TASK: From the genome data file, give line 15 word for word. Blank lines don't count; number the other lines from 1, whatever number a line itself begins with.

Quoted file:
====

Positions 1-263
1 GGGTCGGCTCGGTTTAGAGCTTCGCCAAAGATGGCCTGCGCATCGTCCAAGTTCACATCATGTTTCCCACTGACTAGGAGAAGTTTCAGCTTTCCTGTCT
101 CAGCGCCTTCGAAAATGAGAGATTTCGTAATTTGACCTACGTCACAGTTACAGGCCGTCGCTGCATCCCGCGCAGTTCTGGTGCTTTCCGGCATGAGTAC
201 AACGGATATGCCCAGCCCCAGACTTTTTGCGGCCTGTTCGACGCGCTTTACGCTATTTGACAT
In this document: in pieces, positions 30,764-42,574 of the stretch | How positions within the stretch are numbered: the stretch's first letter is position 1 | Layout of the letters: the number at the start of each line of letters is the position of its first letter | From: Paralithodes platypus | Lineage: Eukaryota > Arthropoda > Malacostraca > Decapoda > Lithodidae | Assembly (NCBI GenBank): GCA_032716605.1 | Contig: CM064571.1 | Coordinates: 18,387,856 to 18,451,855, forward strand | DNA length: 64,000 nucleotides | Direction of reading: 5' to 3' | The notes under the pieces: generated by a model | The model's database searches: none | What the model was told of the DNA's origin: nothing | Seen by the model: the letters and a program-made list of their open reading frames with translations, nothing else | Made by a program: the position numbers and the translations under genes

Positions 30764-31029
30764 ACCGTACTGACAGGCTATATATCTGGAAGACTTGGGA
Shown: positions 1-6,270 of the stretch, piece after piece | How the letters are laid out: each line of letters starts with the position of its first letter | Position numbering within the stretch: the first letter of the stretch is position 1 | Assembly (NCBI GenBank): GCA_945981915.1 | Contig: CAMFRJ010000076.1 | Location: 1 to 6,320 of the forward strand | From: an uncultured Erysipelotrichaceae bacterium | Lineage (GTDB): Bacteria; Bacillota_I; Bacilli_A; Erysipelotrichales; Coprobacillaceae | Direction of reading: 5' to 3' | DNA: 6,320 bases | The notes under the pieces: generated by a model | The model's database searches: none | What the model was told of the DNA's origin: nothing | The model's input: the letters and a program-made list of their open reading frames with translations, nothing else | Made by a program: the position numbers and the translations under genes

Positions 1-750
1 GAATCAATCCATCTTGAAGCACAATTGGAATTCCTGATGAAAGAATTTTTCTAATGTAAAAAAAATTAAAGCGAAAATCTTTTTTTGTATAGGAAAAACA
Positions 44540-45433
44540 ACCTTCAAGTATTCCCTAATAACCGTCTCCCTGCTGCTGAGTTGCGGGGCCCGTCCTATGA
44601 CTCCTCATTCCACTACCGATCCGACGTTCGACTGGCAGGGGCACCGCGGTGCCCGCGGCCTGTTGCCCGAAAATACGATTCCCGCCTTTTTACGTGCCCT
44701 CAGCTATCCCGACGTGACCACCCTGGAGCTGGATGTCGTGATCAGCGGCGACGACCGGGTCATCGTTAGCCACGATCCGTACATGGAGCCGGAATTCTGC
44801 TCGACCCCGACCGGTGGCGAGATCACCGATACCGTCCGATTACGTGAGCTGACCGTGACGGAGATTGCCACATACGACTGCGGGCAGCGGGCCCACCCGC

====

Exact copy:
44801 TCGACCCCGACCGGTGGCGAGATCACCGATACCGTCCGATTACGTGAGCTGACCGTGACGGAGATTGCCACATACGACTGCGGGCAGCGGGCCCACCCGC